Tripoli – Rival armed groups exchanged gunfire in the Libyan capital on Saturday, killing at least one person and raising fears of all-out conflict in a country embroiled in a grave political crisis.
The fighting follows months of rising tensions between two administrations vying for control of the North African country and its vast oil resources, the latest configuration in a complex and often violent power struggle since the 2011 overthrow of dictator Muammar Gaddafi.
Small arms fire and explosions rocked several districts of Tripoli overnight and into Saturday, when smoke could be seen rising from damaged buildings.
The two rival administrations exchanged blame as videos posted online showed burned-out cars and buildings ridden with bullet holes, as well as a mosque and a health clinic on fire.
The UN’s Libya mission called for “an immediate cessation of hostilities”, citing “ongoing armed clashes including indiscriminate medium and heavy shelling in civilian-populated neighbourhoods” that it said had damaged hospitals.
The US embassy in Libya said it was “very concerned” about the clashes.
Oussama Ali, a spokesman for Tripoli’s ambulance service, told Al-Ahrar television that an unknown number of civilians had been wounded but that his service was “having difficulties moving around”.
Local media reported fatalities but no official toll has been released.
News agency Lana said actor Mustafa Baraka had been killed in one of the neighbourhoods hit by fighting, sparking anger and mourning on social media.
The Government of National Unity (GNU) of Abdulhamid Dbeibah said fighting had broken out after negotiations to avoid bloodshed in the western city collapsed.
Dbeibah’s government, installed as part of a United Nations-led peace process following a previous round of violence, is challenged by a rival government led by former interior minister Fathi Bashagha.
Bashagha, who is backed by Libya’s parliament and eastern-based military strongman Khalifa Haftar, says the GNU’s mandate has expired.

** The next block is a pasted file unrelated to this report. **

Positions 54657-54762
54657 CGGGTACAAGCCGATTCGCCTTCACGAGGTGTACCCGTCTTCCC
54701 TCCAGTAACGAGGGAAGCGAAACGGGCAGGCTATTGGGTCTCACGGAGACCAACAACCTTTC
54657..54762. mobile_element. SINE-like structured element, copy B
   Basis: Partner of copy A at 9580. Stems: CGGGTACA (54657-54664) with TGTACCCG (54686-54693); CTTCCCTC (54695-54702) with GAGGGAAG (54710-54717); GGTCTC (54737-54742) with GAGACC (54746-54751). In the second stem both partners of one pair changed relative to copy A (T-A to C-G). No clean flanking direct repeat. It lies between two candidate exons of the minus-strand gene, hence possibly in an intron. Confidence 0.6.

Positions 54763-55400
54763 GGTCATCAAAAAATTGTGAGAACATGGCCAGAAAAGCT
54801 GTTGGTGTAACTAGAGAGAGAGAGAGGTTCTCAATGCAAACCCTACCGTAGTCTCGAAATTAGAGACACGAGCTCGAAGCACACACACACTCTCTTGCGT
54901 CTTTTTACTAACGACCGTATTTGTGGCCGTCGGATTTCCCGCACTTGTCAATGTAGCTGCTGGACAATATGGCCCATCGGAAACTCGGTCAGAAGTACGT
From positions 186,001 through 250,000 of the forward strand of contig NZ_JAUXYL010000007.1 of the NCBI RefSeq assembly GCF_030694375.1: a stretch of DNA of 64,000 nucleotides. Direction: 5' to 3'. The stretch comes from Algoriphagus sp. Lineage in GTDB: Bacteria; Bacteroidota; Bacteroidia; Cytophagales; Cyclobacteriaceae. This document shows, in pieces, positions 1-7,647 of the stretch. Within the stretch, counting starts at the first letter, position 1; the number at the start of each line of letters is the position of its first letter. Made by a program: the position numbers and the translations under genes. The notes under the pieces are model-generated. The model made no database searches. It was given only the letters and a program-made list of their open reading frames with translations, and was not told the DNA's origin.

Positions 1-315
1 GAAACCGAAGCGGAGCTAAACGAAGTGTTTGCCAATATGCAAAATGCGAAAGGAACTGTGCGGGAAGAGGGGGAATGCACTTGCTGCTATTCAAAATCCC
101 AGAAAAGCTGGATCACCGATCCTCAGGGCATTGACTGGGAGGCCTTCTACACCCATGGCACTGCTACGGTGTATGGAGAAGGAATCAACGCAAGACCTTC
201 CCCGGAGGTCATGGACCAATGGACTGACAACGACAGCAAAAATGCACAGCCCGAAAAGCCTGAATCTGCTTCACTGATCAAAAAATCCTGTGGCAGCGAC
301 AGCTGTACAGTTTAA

But he has so far been unable to take office in Tripoli, as Dbeibah has insisted on only handing power to an elected government.
Dbeibah’s government accused Bashagha of “carrying out his threats” to take control of Tripoli.
Dbeibah’s GNU said negotiations had been underway to “hold elections at the end of the year to resolve the political crisis”, but that Bashagha had “walked out at the last moment”.
Emadeddin Badi, a senior fellow at the Atlantic Council, said the statement would “ring hollow”.
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“It will be lost on no one that the GNU is more concerned with entrenching itself in Tripoli than with protecting any Tripolitan constituency,” he tweeted.
“The same is valid for the parallel government and its allies.”
Bashagha was appointed in February by the parliament, which was elected in 2014 and is based in the eastern city of Tobruk, but he has been unable to impose his authority in Tripoli.
Initially ruling out the use of violence, the former minister has since hinted that he could resort to force.
Last week, he called on “Libyan men of honour” to drop their support for Dbeibah’s “obsolete and illegitimate” administration.
Last month, clashes between rival groups in Tripoli left 16 people dead, including a child.
It was the deadliest violence to hit the Libyan capital since Haftar’s ill-fated attempt to seize it by force in 2019 and 2020.